We said farewell to Don and the gang last Sunday, and, in a way, it wasn't so bad. Although Betty's goodbye -- in a touching scene with her former hubby -- was a tearjerker, the others fared pretty well. Joan conceived a brilliant plan that perhaps paved the way for the big commercial production companies of today; Pete and Trudy found a glamorous, jet-set lifestyle; Roger finally settled down with Marie Calvet, Megan's mom, Peggy and Stan discovered they were soulmates; and Don finally made peace with himself at the soul-searching Esalen Institute in Big Sur -- before moving on to create one of advertising's most iconic ads, Coca-Cola's "Hilltop."
But what was going on in the real ad world at the time? Find out in our final edition of Real Ad Age Headlines from the Mad Men era.
The Debut of Coca-Cola "Hilltop"
When Ad Age first reported on the debut of the Coke "Hilltop" ad, it only merited a small blurb in the Adbeat section from August 2, 1971. (Perhaps our rival, The New York Times got the exclusive.) The article about the new campaign noted that new ads were placing less emphasis on the "It's the Real Thing" tag, yet were a "subtle appeal 'to amplify the spirit' of the theme," as suggested by one of the commercials, which states "I'd like to buy the world a Coke and keep it company."
Coke Sticks to McCann Despite Backer Leaving
About eight years after the debut of that famous ad, Vice-Chairman and Creative Director Bill Backer, the real man behind "Hilltop," resigned from the agency, citing his unease due to "philosophical differences with the parent company Interpublic." After the Coke ad, Mr. Backer, also a composer and lyricist, went on to create other famous jingles, including "If you've got the time, we've got the beer," for Miller and "Here's to good friends," for Lowenbrau. Despite his decision, Coca-Cola at the time intended to remain with McCann.
Creative Folks Are Sensitive to Agency's Climate
You wonder how the change of scene will affect Peggy and the rest of the Sterling Cooper gang that stayed at McCann. As many are saying today, experts back then cited how environment plays a key role in the creative output of agency professionals. This article describes how a thesis by Albert Kover, a Cornell professor and former manager of market research at FCB and Kenyon & Eckhardt, determined how surroundings are important to creatives: "It was even shown that a man from a less creative agency going to a creative one releases a lot more creativity in his new environment," Mr. Kover said.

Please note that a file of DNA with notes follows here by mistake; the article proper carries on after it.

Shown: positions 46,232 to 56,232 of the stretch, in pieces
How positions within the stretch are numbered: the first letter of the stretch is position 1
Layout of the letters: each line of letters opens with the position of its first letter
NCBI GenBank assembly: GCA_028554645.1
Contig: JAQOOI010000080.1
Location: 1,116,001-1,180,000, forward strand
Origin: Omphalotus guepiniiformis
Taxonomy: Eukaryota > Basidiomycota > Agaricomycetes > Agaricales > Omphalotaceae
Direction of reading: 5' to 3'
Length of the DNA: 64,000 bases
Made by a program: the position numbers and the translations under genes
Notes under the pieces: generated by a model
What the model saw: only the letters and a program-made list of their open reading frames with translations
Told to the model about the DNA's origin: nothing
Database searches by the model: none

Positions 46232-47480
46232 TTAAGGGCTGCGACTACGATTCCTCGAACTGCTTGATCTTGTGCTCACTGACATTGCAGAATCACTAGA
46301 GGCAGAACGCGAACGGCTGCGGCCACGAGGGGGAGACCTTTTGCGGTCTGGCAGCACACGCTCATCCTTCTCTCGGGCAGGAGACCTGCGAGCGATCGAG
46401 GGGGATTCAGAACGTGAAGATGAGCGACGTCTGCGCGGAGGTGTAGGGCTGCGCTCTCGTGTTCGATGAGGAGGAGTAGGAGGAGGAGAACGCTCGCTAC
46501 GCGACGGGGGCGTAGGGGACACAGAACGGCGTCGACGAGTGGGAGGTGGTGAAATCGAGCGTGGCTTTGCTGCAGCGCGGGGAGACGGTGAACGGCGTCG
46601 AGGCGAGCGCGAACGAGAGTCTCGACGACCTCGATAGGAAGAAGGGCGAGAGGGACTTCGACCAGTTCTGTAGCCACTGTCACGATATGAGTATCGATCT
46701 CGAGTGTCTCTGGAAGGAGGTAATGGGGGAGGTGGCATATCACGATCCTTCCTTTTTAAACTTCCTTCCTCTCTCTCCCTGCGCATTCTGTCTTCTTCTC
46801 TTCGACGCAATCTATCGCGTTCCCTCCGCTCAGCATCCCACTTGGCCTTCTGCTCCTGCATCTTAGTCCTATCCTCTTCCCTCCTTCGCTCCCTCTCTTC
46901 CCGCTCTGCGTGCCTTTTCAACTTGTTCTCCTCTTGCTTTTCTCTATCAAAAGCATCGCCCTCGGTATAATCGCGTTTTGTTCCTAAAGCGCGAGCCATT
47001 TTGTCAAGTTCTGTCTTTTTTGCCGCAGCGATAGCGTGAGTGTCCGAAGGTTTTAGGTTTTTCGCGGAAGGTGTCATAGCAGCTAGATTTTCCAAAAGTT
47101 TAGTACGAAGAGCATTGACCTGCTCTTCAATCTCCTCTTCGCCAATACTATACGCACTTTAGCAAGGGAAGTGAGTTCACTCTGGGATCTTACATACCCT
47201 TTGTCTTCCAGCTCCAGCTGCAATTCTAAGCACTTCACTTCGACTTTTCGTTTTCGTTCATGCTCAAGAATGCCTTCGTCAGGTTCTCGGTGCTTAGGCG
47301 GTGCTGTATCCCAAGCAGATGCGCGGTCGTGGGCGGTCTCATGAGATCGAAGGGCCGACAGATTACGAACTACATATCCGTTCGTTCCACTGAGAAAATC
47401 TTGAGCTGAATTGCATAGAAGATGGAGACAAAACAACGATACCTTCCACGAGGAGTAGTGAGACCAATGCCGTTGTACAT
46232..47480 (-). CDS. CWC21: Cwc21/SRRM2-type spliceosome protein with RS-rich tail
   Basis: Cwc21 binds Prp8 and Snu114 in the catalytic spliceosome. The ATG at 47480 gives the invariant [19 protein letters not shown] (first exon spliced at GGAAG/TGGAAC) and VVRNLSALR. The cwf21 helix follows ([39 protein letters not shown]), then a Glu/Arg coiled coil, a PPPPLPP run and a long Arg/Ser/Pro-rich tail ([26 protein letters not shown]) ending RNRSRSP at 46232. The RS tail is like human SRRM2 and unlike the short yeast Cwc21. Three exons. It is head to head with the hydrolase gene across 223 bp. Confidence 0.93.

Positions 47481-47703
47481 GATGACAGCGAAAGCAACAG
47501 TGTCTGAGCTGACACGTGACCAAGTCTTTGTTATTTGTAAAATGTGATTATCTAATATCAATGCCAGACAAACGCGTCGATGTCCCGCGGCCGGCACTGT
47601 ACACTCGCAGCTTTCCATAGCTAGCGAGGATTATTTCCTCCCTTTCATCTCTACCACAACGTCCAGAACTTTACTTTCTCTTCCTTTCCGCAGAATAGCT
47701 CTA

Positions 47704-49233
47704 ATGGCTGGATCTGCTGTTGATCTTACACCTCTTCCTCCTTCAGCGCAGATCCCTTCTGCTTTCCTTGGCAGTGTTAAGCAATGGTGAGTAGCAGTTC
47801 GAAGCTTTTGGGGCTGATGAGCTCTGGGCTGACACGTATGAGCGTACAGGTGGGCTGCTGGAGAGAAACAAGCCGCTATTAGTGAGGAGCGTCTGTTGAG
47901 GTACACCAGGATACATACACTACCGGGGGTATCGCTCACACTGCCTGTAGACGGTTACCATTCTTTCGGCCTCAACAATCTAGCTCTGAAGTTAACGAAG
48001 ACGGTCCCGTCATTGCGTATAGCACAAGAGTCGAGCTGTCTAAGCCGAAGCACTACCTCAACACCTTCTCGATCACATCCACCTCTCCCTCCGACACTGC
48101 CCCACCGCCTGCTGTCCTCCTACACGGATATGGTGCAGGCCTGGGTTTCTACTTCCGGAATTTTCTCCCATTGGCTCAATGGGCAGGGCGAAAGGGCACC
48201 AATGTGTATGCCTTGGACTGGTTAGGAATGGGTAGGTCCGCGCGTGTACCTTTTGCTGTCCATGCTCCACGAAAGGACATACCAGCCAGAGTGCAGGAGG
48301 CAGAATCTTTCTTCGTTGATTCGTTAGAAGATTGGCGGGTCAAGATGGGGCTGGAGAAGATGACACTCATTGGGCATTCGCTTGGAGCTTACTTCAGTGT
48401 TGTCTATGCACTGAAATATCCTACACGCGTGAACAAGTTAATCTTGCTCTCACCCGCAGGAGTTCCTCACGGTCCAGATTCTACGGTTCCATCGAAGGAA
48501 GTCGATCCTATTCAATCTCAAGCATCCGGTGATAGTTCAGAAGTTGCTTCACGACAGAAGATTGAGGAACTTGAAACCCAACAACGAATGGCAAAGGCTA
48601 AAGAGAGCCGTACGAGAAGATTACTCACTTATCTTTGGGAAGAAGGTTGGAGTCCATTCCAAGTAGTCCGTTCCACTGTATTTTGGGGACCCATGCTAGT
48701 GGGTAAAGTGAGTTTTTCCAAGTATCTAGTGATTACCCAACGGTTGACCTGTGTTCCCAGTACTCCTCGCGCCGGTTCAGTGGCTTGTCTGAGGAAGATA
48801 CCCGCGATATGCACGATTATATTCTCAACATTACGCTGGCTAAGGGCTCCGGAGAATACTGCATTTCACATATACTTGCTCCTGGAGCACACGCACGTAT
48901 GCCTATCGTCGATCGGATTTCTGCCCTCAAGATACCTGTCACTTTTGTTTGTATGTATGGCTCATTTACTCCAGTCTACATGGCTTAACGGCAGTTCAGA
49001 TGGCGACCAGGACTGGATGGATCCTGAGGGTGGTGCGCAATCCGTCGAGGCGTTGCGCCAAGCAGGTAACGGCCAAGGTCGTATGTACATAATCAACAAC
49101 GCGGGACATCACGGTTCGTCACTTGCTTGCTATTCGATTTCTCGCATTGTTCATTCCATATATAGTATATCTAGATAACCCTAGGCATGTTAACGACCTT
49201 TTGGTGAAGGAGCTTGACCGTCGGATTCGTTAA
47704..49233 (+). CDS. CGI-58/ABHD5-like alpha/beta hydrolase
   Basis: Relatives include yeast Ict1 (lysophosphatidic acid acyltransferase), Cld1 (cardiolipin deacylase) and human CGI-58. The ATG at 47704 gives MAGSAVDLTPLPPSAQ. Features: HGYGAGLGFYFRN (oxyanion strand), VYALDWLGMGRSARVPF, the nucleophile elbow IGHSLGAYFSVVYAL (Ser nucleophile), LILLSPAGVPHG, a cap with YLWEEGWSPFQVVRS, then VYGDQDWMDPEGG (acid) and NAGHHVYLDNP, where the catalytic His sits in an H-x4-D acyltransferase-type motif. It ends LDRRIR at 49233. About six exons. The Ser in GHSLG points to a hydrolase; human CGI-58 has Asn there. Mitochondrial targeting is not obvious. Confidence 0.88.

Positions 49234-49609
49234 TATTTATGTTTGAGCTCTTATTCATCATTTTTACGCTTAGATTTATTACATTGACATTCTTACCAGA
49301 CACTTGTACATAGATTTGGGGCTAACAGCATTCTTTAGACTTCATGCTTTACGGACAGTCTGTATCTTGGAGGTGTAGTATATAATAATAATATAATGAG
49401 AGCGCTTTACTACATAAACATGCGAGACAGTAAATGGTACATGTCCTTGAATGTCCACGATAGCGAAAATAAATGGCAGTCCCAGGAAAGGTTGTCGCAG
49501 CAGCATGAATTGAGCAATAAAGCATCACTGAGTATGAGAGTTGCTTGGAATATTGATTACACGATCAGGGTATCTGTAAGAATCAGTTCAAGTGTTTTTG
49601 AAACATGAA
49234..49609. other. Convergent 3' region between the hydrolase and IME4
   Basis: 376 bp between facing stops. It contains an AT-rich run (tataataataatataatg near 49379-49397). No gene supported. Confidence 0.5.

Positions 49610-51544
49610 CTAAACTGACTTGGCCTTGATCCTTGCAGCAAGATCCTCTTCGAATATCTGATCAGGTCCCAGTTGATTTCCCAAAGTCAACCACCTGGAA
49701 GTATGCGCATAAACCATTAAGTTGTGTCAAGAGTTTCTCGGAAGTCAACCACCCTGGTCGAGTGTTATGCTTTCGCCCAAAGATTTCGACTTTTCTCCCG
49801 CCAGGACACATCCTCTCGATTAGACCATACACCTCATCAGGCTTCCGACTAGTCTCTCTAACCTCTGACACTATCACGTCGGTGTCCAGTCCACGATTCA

Advertising Must Be Honest to Survive in the 1970s
The theme of transparency isn't a new thing. Back in November, 1970, Draper Daniels, chairman of Draper Daniels Inc. told a seminar of ad professionals, "I don't think we can afford advertising that talks to other advertising men with 'in' jokes and slick cynicism in the '70s. Neither do I think we can afford advertising that tries to con the public with deftly devised permissible lies." He recommends a new m.o. with uncanny parallels to marketing today: "If advertising is to have an expanding future, I believe we are going to have to develop a new morality in advertising in the '70s" that will be based "not on what we can get away with, but on what is good for the customer."
"Why Didn't I Do This Before?" Asks Deutsch
You can imagine Don Draper would have done something like this, had he not, presumably, returned to McCann. Apparently, boutique agencies weren't "over" at the time and this article reveals the seedlings of Deutsch, founded as a new small shop at 500 5th Avenue in New York in November, 1970 by David Deutsch, Donny's father. He previously worked for four years at Ogilvy and before that, 13 years at McCann. "Why didn't I do this sooner?" he asked. His first clients were Fiat and Oneida, and he offered that familiar service that comes with startups: he said after he shows a client his work,"I can say, truthfully, that I'm talking to him as the man who will do the work. I tell him I'm dependent on him and that I'm more apt to do more for him because of it."
So Esalen, that soul-searching retreat center in Big Sur that helped Don make peace with himself was -- and still is -- a real thing. And apparently, it resonated with the ad community back in 1970. Top ad creative Jane Trahey even wrote a column about it after she received the institute's latest catalog and was inspired to imagine agency life via the Esalen way. Jokingly, she translated the organization's "Nude Psycotherapy," "Silent Sensory Weekend," "50 Positions From Which to Experience Living" to methodologies that could dimensionalize agency life and help execs reach their full career potential.